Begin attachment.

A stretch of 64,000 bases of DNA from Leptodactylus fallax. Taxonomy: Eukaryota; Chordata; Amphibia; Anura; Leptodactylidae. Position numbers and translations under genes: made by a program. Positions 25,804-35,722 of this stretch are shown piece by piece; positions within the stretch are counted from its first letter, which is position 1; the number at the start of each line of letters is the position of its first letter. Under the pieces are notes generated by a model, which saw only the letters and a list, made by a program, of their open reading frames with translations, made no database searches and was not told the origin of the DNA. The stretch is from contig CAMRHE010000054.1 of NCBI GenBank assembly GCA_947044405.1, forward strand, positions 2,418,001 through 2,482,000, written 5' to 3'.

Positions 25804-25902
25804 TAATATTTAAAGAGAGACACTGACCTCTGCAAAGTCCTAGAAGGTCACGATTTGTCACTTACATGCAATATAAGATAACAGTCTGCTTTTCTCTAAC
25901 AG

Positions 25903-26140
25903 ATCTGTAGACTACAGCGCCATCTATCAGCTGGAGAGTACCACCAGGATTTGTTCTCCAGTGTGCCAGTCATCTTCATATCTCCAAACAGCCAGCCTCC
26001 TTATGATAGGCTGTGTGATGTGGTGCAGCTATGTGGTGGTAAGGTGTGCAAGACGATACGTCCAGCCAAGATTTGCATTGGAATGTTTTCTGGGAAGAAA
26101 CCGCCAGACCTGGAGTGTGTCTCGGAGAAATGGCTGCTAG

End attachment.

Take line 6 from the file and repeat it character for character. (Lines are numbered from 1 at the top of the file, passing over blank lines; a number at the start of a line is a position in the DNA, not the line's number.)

25903 ATCTGTAGACTACAGCGCCATCTATCAGCTGGAGAGTACCACCAGGATTTGTTCTCCAGTGTGCCAGTCATCTTCATATCTCCAAACAGCCAGCCTCC